Article: Hunting for ALS genes along a sprawling family tree

+8 votes
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Just came across an article I thought others might be interested in:

Stat News: An Appalachian odyssey: Hunting for ALS genes along a sprawling family tree

It's the story of two ALS researches in Appalachia who are using genealogy to help them isolate a rare genetic mutation which may cause ALS.

in The Tree House by Shawn Ligocki G2G6 (7.7k points)
My father died from ALS in 1983
I just read, with great interest, the article, An Appalachian Odyssey: Hunting for ALS genes along a sprawling family tree.  Such a tragic and heartbreaking saga for such wonderful people.  I have late stage chronic Lyme disease and have held support groups for people with chronic illnesses.  What I hav seen, over the course of many years, is that there is a definite correlation between Lyme and ALS.  I have seen people with "ALS" recover when put on aggressive Lyme treatment.  As I have
personally discovered, there is a genetic methylation polymorphism called MTHFR, which prevents people from clearing the toxins produced by the Lyme die off.  This must be addressed in order to make progress with the Lyme treatment.  After looking at the lovely countryside around Kentucky ALS hot spots, I was thinking - what a fantastic haven for ticks to set up shop!!  Perhaps the link between Lyme and ALS has been considered.  If not, I add a few links to pertinent articles - and you can Google more.  Patients MUST receive PROPER Lyme testing, as there are MANY false negatives.  They MUST seek out a Lyme Literate Medical Doctor - LLMD - in order to get proper testing protocols that will decrease false negatives (I was a false negative, at first).  IGENICS LAB in California, specializes in Lyme testing.  I would SO LOVE for some of these dear folk to benefit fom this correlation and find a light at the end of a long dark tunnel!!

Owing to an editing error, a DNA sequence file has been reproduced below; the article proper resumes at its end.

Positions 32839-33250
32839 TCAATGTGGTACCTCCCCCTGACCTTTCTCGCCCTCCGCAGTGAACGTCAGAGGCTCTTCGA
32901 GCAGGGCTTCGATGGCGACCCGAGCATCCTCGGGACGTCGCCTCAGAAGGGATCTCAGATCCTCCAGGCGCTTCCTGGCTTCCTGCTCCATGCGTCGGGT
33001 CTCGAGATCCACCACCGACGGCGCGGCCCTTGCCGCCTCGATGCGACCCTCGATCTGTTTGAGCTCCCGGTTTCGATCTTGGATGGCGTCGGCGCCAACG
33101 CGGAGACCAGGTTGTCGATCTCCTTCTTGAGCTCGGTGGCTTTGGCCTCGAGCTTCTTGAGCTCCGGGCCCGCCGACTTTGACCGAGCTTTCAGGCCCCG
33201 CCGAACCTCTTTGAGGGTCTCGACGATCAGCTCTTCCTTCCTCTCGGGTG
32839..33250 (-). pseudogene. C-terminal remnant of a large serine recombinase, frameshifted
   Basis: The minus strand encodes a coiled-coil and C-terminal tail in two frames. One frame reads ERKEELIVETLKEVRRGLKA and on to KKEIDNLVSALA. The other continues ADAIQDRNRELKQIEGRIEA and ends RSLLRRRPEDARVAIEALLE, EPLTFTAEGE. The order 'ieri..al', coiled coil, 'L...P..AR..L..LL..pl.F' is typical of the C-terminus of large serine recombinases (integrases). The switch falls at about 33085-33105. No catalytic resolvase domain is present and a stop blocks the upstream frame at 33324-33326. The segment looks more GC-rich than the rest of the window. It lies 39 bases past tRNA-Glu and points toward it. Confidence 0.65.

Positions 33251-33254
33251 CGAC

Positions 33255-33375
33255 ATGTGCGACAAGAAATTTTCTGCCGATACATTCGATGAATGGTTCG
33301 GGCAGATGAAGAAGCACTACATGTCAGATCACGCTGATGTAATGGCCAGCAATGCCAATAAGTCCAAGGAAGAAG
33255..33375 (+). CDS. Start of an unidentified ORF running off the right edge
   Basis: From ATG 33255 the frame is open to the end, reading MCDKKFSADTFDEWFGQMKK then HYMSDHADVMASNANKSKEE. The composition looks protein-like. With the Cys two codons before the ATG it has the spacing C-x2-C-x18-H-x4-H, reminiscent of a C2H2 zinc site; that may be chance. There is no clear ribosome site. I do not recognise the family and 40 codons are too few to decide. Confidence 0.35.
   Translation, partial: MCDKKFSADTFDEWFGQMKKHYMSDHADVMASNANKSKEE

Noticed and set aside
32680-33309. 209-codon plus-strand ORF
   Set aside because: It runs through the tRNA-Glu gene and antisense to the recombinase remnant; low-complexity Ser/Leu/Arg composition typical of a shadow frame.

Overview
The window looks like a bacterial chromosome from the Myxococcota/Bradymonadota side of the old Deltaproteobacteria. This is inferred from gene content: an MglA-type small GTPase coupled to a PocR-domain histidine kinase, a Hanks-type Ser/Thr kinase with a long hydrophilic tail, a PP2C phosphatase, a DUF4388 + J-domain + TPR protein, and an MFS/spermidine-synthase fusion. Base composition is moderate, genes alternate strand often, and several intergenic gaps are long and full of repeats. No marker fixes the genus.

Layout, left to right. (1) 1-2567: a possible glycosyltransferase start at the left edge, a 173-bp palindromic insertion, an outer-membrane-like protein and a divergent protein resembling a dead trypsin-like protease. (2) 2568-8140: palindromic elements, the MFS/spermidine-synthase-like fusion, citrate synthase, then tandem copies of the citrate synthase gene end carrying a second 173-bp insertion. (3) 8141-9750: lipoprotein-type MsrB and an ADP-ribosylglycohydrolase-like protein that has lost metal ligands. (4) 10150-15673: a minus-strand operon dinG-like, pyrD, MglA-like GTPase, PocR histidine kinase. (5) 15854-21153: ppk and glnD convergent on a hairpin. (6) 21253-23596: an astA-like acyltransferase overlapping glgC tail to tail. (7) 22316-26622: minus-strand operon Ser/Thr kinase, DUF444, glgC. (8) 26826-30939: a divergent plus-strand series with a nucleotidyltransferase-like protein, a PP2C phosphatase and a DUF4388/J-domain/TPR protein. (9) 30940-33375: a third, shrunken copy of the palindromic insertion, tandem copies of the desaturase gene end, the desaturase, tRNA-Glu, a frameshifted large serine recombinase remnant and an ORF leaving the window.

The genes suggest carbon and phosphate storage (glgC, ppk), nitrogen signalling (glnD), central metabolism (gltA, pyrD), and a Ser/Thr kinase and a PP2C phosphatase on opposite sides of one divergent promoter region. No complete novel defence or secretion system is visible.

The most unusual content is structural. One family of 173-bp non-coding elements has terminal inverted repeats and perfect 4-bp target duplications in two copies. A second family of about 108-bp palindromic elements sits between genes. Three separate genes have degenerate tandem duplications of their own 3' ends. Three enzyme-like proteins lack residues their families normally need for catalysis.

Sincerely,
Pamela
Arizona
 
 
 
 
 
MANY MORE
There appears to be more than one kind.  per the National Insttutte of Health, a dept of the US govt.  https://ghr.nlm.nih.gov/condition/amyotrophic-lateral-sclerosis

it seems that only 5 to 10 percent have a genetic link.

1 Answer

+2 votes
Thanks for that, it's a very good read.
by Gillian Causier G2G6 Pilot (192k points)

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